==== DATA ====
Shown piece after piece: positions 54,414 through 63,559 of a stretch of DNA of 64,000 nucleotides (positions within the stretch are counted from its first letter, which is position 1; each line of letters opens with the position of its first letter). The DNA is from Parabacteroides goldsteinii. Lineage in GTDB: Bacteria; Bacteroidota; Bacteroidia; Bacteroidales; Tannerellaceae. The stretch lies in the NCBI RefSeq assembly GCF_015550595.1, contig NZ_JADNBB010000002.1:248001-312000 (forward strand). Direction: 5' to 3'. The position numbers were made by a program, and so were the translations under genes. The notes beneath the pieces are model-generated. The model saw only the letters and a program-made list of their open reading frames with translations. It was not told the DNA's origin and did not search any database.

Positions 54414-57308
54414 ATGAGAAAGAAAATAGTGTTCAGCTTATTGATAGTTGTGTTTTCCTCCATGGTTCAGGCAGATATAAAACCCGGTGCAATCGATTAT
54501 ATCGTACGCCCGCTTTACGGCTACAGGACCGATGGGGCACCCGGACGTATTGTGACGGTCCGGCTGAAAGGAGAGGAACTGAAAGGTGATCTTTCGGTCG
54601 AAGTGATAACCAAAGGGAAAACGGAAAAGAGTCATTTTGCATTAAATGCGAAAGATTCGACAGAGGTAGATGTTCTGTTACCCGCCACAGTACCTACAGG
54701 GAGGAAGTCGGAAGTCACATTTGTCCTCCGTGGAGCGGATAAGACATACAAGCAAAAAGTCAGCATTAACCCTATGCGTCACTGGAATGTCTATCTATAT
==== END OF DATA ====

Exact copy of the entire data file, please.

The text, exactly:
Shown piece after piece: positions 54,414 through 63,559 of a stretch of DNA of 64,000 nucleotides (positions within the stretch are counted from its first letter, which is position 1; each line of letters opens with the position of its first letter). The DNA is from Parabacteroides goldsteinii. Lineage in GTDB: Bacteria; Bacteroidota; Bacteroidia; Bacteroidales; Tannerellaceae. The stretch lies in the NCBI RefSeq assembly GCF_015550595.1, contig NZ_JADNBB010000002.1:248001-312000 (forward strand). Direction: 5' to 3'. The position numbers were made by a program, and so were the translations under genes. The notes beneath the pieces are model-generated. The model saw only the letters and a program-made list of their open reading frames with translations. It was not told the DNA's origin and did not search any database.

Positions 54414-57308
54414 ATGAGAAAGAAAATAGTGTTCAGCTTATTGATAGTTGTGTTTTCCTCCATGGTTCAGGCAGATATAAAACCCGGTGCAATCGATTAT
54501 ATCGTACGCCCGCTTTACGGCTACAGGACCGATGGGGCACCCGGACGTATTGTGACGGTCCGGCTGAAAGGAGAGGAACTGAAAGGTGATCTTTCGGTCG
54601 AAGTGATAACCAAAGGGAAAACGGAAAAGAGTCATTTTGCATTAAATGCGAAAGATTCGACAGAGGTAGATGTTCTGTTACCCGCCACAGTACCTACAGG
54701 GAGGAAGTCGGAAGTCACATTTGTCCTCCGTGGAGCGGATAAGACATACAAGCAAAAAGTCAGCATTAACCCTATGCGTCACTGGAATGTCTATCTATAT